the RIGHT house and the GOLD coins.

By
Real Estate Agent with Coldwell Banker Residential

I recently had the good fortune to be asked to do listing presentations on two single-family homes.  The homes were side by side on the exact same street. They were the same house, the same view, same school district, same, same paint color, same .... well, you get the idea.

To help you differentiate them, let's call them the LEFT house and the RIGHT house.

The seller of the LEFT house, had purchased it in 1964, and paid about $134,000 for this fabulous 3br/1.1 bath home.  Since 1964 they'd updated the kitchen, updated both baths, and overall maintained the home in excellent condition, including the landscaping.  The seller of the RIGHT house has purchased it in 2005 for $480,000, and when they bought the 3br/1.1 bath home, the previous owner had already updated the kitchen, both baths and had maintained the home in excellent condition, including the landscaping, in fact they used the same landscaper to care for the expansive yards.

I did a CMA on the homes, and my CMA clearly showed that the current market value (in order to sell within 90 days) was approx $430,000, and if they really wanted to show as a "value" on the market, they probably ought to list at $425,000-ish.  The owner of the LEFT house read the CMA and agreed, based on the very convincing CMA, and listed their home with me for $430,000.  The owner of the RIGHT house, however, was very upset.  This represented a drop in value of about 10% since they purchased.  "My home" he said "Is worth more than the LEFT home, you're asking me to LOSE money, just so you can have a quick sale. If you were any kind of Realtor®, you'd run print ads, do internet marketing, and hold open houses to bring me a buyer at $500,000, which is where I think we should list.

At that point, I revert to my trusty Gold Coins, and I explain to my potential seller.  Your home is not a "product"... your home is a "commodity".  And as a commodity, the prices on these homes goes up and down.  Here in my hand I have two 1-ounce gold coins.  One of them, I purchased many years ago, at a cost of $300.00.  The other gold coin I purchased recently, when gold was a bit higher, at $800.00. They are identical coins, same country of origin, same condition, same luster, same gold content.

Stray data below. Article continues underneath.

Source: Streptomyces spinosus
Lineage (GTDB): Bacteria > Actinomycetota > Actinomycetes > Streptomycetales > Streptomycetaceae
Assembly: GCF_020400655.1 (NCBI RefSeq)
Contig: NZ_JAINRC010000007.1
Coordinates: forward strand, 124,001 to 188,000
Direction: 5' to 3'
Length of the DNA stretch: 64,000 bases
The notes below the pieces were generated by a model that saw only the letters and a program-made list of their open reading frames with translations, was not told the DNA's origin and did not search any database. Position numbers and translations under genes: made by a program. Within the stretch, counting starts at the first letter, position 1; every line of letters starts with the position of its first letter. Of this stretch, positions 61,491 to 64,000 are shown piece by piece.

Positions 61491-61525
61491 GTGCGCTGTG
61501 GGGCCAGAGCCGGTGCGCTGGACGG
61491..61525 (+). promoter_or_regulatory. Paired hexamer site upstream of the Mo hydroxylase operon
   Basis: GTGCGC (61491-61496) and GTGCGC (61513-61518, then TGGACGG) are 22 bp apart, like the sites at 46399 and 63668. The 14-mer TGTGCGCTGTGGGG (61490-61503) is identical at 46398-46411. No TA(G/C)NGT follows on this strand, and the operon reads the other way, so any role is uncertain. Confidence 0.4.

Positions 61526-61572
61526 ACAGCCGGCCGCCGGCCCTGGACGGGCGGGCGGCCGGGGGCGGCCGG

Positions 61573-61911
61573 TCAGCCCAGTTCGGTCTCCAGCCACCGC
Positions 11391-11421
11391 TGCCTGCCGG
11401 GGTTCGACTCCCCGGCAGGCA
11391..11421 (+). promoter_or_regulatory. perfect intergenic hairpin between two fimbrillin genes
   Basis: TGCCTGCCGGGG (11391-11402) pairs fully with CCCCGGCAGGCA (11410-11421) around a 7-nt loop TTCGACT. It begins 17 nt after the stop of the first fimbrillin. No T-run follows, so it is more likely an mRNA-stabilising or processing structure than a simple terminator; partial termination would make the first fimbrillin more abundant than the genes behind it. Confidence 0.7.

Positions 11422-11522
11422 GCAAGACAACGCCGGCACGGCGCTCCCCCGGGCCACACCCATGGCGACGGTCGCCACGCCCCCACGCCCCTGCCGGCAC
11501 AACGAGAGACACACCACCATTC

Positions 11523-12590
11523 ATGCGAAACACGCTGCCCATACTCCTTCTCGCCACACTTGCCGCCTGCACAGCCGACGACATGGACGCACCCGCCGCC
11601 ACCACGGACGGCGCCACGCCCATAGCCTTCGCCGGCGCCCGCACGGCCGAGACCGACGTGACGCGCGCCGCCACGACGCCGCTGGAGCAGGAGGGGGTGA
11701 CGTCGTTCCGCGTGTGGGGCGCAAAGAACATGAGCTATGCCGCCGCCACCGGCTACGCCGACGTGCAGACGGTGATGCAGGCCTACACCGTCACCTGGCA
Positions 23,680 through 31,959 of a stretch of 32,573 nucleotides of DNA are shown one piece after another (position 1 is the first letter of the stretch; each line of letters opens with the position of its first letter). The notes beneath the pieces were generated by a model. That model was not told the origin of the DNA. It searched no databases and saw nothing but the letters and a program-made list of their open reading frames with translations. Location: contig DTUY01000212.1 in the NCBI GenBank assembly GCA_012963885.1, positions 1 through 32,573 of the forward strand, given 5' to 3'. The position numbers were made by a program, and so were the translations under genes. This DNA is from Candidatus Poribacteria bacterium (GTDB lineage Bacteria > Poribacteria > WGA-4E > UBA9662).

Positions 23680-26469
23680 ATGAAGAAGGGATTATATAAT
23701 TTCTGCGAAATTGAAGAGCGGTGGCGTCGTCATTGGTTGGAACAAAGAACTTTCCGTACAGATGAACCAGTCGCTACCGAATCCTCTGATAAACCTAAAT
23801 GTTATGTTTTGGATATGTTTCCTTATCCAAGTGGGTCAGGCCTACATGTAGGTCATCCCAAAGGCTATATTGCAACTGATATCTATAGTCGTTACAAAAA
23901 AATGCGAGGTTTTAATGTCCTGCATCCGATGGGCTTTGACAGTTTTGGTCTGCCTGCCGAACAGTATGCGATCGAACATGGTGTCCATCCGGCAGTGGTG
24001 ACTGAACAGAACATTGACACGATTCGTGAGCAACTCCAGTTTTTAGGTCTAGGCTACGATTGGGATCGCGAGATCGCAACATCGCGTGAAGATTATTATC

Gold is currently trading on the market around $700.00 an ounce. Do you suppose, if I try to sell either of them, that by way of extra advertising, extra internet presence, or extra broker's opens, or public open houses, I can entice someone to pay $800.00 for either of them?  Do you suppose any amount of exposure could entice someone to pay $800 an ounce right now? Can you look at them and tell which one is worth $300.00 and which one is worth $800.00? If you can, then I'll list your home for $500,000.

Of course, he couldn't do that.  The market is, what the market is! (feel free to quote me on that), and people will only pay what the market says your home is worth.  Just as people will only pay what the gold coin is worth today.  While we don't have a "gold exchange" to tell us what each ounce of our home is worth, we DO have the ability, through comps, market times, and actives to tell what the approximate pricing on a home should be... and not amount of advertising, open housing, broker's tours, or fancy signage is going to get someone to pay extra, just because YOU did.

Did I get the listing, no, not yet.  The RIGHT house, decided to go with another Realtor who agreed to list their home at the WRONG price.  Maybe after my LEFT house sells, and the RIGHT house sits on the market for reduction after reduction, they'll remember my Gold Coin Analogy and call me the be the follow-up Realtor?  Am I upset that I didn't get the RIGHT house.... well, I'm a bit upset that I wasn't convincing enough, but I'm not upset that I don't have an overpriced listing to sell, and spend lots and lots of money on, with a high-maintenance seller, in today's market.